As Legalization Spreads, Researchers Amp Up Medical Marijuana Testing
By Roger Malespin
September 11th 2018 photo/istock/boonchai wedmakawand
With the rapid spread of the legalization movement across the country, one of the main benefits the industry is experiencing is an increase in quality research into the medical benefits of marijuana. Yes, it is true that countless people have said marijuana helps greatly with their pain, but the fact is that all of those cases are anecdotes. In order to truly help establish cannabis as a viable alternative to opioids and other pain medication, we need hard science to back it up. Fortunately, more research is exactly what we are getting, including the first academic programs in the world dedicated to the study of cannabis.
The National Institute of Drug abuse (NIDA) and National Institute of Health (NIH) are conducting the additional studies to determine the link between medical marijuana use and the use or misuse of opioids for specific types of pain, and also its possible role for treatment of opioid use disorder. They are described as “ preclinical and clinical trials with marijuana and its extracts to treat symptoms of illness and other conditions.”
Edythe London, a professor of Psychiatry and Pharmacology at UCLA, developed a program to better understand different combinations of THC, the psychoactive component in marijuana, and cannabidiol, the anti-inflammatory component that doesn’t induce a high.
London said in an interview with NBC that the study aims to find out which combination “produces the most good,” with the goal of reducing the test subjects’ pain and their use of opioids.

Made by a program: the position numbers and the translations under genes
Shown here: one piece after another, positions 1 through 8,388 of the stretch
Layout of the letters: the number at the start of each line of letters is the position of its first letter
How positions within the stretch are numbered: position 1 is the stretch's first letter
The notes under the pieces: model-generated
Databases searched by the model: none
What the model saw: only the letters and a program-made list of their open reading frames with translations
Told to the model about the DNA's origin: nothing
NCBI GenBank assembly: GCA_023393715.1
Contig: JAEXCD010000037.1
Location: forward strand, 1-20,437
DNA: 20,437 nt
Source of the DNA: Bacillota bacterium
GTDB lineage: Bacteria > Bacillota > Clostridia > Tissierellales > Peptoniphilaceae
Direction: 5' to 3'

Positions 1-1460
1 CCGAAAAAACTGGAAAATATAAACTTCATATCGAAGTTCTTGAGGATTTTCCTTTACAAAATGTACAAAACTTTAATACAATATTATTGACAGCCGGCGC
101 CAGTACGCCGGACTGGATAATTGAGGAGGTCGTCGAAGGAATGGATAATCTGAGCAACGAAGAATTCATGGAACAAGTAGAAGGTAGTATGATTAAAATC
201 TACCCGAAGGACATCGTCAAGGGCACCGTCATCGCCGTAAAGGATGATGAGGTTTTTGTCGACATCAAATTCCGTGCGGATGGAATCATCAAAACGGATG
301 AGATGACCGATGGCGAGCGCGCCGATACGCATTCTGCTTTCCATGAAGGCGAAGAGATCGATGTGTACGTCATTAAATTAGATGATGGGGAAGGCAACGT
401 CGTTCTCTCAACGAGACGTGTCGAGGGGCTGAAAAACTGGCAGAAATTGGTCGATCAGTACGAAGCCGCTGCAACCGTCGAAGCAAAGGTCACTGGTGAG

The schedule 1 drug classification severely limits the viable research allowed, but some of those restrictions have been eased in light of the alarming number of opioid-related deaths in recent years. The CDC estimated some 42,000 Americans died from opioids in 2017 - manufactured fentanyl and heroin account for some of the deaths, but over 40% were due to prescription opioids.
We reported earlier this year about a study released by the Journal of the American Medical Association (JAMA) which found that states with medical marijuana saw an average drop of 6% in prescription deaths, and an 8.5% decrease for medicare class D. While the study was a success, it does not differentiate between those who replaced or supplemented their opioids with marijuana and those who didn’t. It is essentially a correlation does not equal causation argument now, which is legitimate, so a more focused study is needed.
The key to funding those studies is to change the federal classification. Most institutions, including UCLA, have a policy of not researching drugs at that class, and while some elbow room has been alloted recently, those improvements can be called limited at best.
Dr. Jeffrey Chen, director of the Cannabis Research Initiative at the University of California, Los Angeles, said “The public consumption of cannabis has already far outpaced our scientific understanding. We really desperately need to catch up.”
Scientific study is a slow process that can be frustrating, but is essential to changing the federal classification of marijuana in the future. The FDA has already approved Epidiolex, the first cannabis-based medicine to be approved, giving the more focused studies a foot in the door, and are without a doubt interested in furthering the improvements made against the opioid crisis.
Slowly but surely, this key component in the fight for legalization is being realized